The question for us as pastors, pulpit supply ministers, and elders is this: are we going to stand our ground as believers on the truth of what God has said or are we going to bow to the pressure of a world that has no idea what truth even is?
In the face of pressure and persecution, Paul’s words to Timothy are God’s words for us now: PREACH. THE. WORD.
- The preached word has power, and I think we forget that. We replace biblical sermons with programs and conversations because that’s what people want now, but there’s no power in ideas and imaginations of men, but THERE IS POWER in what saith the Lord.
“For just as rain and snow fall from heaven and do not return there without saturating the earth and making it germinate and sprout, and providing seed to sow and food to eat, 11 so my word that comes from my mouth will not return to me empty, but it will accomplish what I please and will prosper in what I send it to do.” – Isaiah 55:10-11, CSB
During the days of the Reformation, someone asked Martin Luther to explain the amazing success of the message of justification by faith alone. It was a good question because this message spread like wildfire across Europe even though Luther himself spent time in and out of prison. How could one man have changed the course of history?
Luther looked at the man who asked him the question, thought for a minute and said, “While I slept or drank beer in Wittenburg … the Word did the work. I didn’t do anything. The Word did it all.” That’s beauty of the word of God, it has power precisely because it is God’s word. There’s nothing that we do to give it power.
- There’s nothing that we can do to make the word of God more or less effective.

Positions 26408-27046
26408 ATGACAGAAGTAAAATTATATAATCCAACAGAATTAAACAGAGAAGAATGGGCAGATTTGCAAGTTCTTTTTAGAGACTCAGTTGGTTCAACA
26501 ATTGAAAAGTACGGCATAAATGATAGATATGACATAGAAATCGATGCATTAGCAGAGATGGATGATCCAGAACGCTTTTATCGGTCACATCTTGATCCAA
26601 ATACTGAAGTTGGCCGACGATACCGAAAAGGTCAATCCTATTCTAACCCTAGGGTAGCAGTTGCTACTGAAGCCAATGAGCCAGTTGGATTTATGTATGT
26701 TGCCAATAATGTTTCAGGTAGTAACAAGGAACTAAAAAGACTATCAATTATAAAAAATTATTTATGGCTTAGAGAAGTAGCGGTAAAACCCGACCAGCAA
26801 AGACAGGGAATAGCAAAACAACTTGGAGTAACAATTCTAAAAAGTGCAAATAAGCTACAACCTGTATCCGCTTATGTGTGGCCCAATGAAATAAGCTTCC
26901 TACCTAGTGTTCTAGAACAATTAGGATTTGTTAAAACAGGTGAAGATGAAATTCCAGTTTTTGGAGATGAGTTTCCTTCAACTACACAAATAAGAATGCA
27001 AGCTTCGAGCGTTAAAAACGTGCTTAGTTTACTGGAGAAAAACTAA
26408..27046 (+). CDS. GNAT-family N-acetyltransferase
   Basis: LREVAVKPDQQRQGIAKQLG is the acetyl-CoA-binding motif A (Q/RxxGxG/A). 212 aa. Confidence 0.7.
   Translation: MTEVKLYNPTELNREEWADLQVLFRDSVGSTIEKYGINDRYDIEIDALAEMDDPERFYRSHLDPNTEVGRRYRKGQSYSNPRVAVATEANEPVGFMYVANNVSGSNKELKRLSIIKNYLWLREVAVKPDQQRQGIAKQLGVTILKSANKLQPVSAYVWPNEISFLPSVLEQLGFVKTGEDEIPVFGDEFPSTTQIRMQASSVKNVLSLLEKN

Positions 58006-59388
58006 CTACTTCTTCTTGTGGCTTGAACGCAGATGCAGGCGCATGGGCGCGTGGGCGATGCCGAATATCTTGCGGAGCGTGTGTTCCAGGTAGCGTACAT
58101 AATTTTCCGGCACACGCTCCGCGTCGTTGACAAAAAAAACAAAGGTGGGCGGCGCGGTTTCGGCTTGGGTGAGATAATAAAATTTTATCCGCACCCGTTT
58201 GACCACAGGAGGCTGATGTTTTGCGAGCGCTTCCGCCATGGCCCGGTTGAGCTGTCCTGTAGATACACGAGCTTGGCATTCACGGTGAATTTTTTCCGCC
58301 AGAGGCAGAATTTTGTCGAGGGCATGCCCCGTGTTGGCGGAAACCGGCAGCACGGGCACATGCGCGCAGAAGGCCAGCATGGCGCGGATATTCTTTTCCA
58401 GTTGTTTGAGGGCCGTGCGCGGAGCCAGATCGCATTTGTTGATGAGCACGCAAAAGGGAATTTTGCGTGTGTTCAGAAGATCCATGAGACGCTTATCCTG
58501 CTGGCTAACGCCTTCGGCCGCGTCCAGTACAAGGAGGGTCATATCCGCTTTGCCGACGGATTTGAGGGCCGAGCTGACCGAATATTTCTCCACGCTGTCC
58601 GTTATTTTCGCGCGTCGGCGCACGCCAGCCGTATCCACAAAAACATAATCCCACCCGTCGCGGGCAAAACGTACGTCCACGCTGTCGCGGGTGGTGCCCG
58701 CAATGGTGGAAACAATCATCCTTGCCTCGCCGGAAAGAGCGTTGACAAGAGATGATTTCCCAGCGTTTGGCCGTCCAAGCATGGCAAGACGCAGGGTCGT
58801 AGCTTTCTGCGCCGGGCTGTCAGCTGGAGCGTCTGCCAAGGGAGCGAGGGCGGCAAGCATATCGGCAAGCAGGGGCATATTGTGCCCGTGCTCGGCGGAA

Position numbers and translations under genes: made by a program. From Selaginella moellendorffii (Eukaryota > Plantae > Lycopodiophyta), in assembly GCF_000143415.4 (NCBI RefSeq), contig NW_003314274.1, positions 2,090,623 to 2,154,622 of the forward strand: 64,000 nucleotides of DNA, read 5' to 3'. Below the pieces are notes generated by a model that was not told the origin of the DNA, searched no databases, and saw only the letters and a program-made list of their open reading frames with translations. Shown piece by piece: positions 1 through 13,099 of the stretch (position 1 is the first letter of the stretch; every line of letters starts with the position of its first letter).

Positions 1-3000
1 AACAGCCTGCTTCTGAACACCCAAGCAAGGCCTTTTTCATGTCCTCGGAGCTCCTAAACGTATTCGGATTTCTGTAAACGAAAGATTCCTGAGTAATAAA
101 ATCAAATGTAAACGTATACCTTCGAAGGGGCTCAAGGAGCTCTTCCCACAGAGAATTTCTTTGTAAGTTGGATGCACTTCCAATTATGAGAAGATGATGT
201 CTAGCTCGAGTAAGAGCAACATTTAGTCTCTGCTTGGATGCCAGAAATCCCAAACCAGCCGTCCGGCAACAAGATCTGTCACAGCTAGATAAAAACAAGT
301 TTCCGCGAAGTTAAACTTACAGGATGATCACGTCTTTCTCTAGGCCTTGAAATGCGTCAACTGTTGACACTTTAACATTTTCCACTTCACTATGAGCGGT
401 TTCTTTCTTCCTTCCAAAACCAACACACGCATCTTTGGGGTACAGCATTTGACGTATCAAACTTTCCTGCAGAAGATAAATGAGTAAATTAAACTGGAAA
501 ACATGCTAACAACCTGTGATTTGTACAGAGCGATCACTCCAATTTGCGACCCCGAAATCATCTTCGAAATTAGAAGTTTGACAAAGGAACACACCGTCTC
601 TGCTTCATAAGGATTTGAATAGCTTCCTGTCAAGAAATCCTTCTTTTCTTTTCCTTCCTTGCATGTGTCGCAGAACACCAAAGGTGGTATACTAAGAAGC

- Samuel Taylor Coleridge was a poet from the romantic era in the 1800s. Something many people may not know about him is that he was a Unitarian minister, and when someone asked him about the inspiration of Scripture he said, “I believe Scripture is inspired because it inspires me.”
- Let me say emphatically that that IS NOT how we, as Christians, are to view Scripture. The Scriptures are not inspired because they appeal to our subjective view of inspiration. They are inspired because when we read Scripture, we are reading the very words of God, and it behooves as Christians, specifically as Cumberland Presbyterians to return to a high view of Scripture.
Our very own Confession of Faith tells us, “God inspired persons of the covenant community to write the scriptures. In and through the scriptures God speaks about creation, sin, judgment, salvation, the church and the growth of believers. The scriptures are the infallible rule of faith and practice, the authoritative guide for Christian living.” (1984 Cumberland Presbyterian Confession of Faith, 1.05)
Did you catch those three key words in there? Inspired. Infallible. Authoritative.
My question to us is: do we still believe that?
With all of that in mind, I want us to examine two points from the text. First, the content of Paul’s charge, and the reason for Paul’s charge.
The Content of Paul’s Charge (v. 2, 5)
“Preach the word; be ready in season and out of season; rebuke, correct, and encourage with great patience and teaching… But as for you, exercise self-control in everything, endure hardship, do the work of an evangelist, fulfill your ministry.” – 2 Timothy 4:2, 5, CSB
If we wanted to, we could really break this down and exposit every clause that Paul says, but the main thing that Paul charges Timothy with is to be ready armed with the Word.
- If you’re gonna be ready with it, then you’ve got to stay in it. If you’re going to be armed with a gun, you better know how to use that thing. It’s no different. It’s no different. We have to live with the Bible.
- As long as I live, I don’t think I’ll ever forget what Chris Anderson said at the last Presbytery meeting, “we have to live with the Bible in one hand and the Confession of Faith in the other hand.”
While preaching over this same text, J. Ligon Duncan said, “There are a lot of people who think that preaching is some sort of a moral deliverance on some relevant subject, with pious advice and counsel. But Paul says that preaching is heralding the divinely authorized message of God to a sinful and needy world, and that the way to do that is to preach His word, to explain His word, to apply His word.”